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The VMAs bowed to reality on Friday and announced that the VMAs will not be held at Barclays Center in Brooklyn, as originally planned. Instead, the Aug. 30 show, to be hosted by actress and singer Keke Palmer, will consist of “several outdoor performances around [New York] City with limited or no audience.” The show will return to Barclays Center (which hosted the VMAs once before, in 2013) in 2021.
Here’s the full statement from MTV: “The 2020 VMAs will be held on Sunday, August 30th and pay homage to the incredible resiliency of New York with several outdoor performances around the City with limited or no audience, adhering to all state and city guidelines. In close consultation with state and local health officials, it became clear at this time that outdoor performances with limited or no audience would be more feasible and safer than an indoor event. The VMAs will highlight the boroughs in an exciting show and return to Barclays Center in 2021. MTV will continue to work closely with the Department of Health, state and local officials, the medical community, and key stakeholders to ensure the safety of all involved., adhering to all state and city guidelines.”
Even pre-pandemic, the VMAs have had a history of incorporating remote elements. The idea back then was to add a fresh element. The goal now is to get a show on the air that will safeguard artists and crews and satisfy city and state requirements.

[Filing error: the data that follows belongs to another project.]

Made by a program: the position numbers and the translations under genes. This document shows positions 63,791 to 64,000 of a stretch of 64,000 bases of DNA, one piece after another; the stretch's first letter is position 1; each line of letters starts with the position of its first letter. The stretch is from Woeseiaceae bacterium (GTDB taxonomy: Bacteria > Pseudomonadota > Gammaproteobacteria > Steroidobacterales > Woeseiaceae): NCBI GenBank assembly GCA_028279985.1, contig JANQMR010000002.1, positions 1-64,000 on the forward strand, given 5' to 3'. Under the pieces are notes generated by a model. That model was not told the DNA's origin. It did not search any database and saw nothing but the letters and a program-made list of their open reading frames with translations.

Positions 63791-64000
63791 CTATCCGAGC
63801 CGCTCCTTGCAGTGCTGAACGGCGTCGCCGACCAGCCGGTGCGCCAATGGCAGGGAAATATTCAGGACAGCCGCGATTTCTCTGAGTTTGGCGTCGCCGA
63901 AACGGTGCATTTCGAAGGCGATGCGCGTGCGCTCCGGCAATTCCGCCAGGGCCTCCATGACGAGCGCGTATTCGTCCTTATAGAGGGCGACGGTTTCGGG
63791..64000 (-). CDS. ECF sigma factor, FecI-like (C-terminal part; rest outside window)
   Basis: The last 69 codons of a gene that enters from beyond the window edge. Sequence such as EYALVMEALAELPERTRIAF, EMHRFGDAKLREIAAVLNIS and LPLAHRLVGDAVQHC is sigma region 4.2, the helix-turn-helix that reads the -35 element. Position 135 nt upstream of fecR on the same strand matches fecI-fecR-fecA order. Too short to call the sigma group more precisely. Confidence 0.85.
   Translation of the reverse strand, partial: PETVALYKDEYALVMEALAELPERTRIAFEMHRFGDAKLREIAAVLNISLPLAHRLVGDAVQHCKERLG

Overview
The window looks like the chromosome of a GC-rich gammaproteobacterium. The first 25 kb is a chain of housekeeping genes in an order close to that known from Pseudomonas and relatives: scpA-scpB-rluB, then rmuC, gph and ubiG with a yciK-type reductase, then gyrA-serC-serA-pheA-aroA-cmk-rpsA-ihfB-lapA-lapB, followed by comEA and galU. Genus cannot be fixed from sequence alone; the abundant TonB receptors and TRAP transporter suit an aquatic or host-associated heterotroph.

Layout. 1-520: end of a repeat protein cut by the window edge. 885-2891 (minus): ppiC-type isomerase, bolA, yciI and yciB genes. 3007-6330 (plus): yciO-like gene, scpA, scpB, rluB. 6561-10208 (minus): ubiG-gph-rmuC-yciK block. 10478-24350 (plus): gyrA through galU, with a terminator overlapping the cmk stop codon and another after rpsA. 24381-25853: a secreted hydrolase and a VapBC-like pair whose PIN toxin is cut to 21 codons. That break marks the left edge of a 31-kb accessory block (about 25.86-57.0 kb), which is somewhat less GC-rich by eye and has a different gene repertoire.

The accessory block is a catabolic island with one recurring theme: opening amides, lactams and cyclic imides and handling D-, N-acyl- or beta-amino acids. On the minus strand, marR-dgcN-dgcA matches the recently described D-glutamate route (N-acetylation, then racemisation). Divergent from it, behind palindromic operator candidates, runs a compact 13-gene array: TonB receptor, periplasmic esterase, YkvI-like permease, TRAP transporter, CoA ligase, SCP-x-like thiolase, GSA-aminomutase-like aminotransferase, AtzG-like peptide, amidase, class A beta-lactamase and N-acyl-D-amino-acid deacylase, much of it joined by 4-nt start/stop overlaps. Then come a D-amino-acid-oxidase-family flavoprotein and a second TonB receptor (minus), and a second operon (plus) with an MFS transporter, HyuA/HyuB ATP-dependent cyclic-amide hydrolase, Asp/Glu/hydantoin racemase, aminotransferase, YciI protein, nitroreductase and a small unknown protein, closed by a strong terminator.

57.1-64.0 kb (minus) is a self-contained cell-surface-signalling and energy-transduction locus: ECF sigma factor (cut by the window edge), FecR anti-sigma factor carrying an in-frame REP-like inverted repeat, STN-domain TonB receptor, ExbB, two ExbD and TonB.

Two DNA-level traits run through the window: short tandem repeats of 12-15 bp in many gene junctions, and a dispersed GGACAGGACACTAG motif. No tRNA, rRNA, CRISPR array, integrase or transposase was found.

Last year, Jonas Brothers performed “Sucker” and “Only Human” from The Stone Poney in Asbury Park, N.J.
In 2018, Nicki Minaj performed a medley live from the PATH World Trade Center station in lower Manhattan.
In 2015, three performances were taped live from outside the Orpheum Theatre in downtown Los Angeles — Macklemore & Ryan Lewis and guest stars’ “Downtown,” Lovato and Iggy Azalea’s “Cool for the Summer” and Pharrell Williams’ “Freedom.”
In 2013, Katy Perry closed the show with a performance of “Roar” shot in Empire-Fulton Ferry Park in Brooklyn.
The Academy of Country Music is taking a similar approach. They are broadcasting their Sept. 16 show from three Nashville venues — the Grand Ole Opry House, Ryman Auditorium and the Bluebird Café. Their decision to have the show at multiple venues (which was announced way back on April 27) allows them to reduce crowding among artists and crews and have greater social distancing. Keith Urban, the ACM’s reigning entertainer of the year, is set to host the show.
This story first appeared on Billboard.com.
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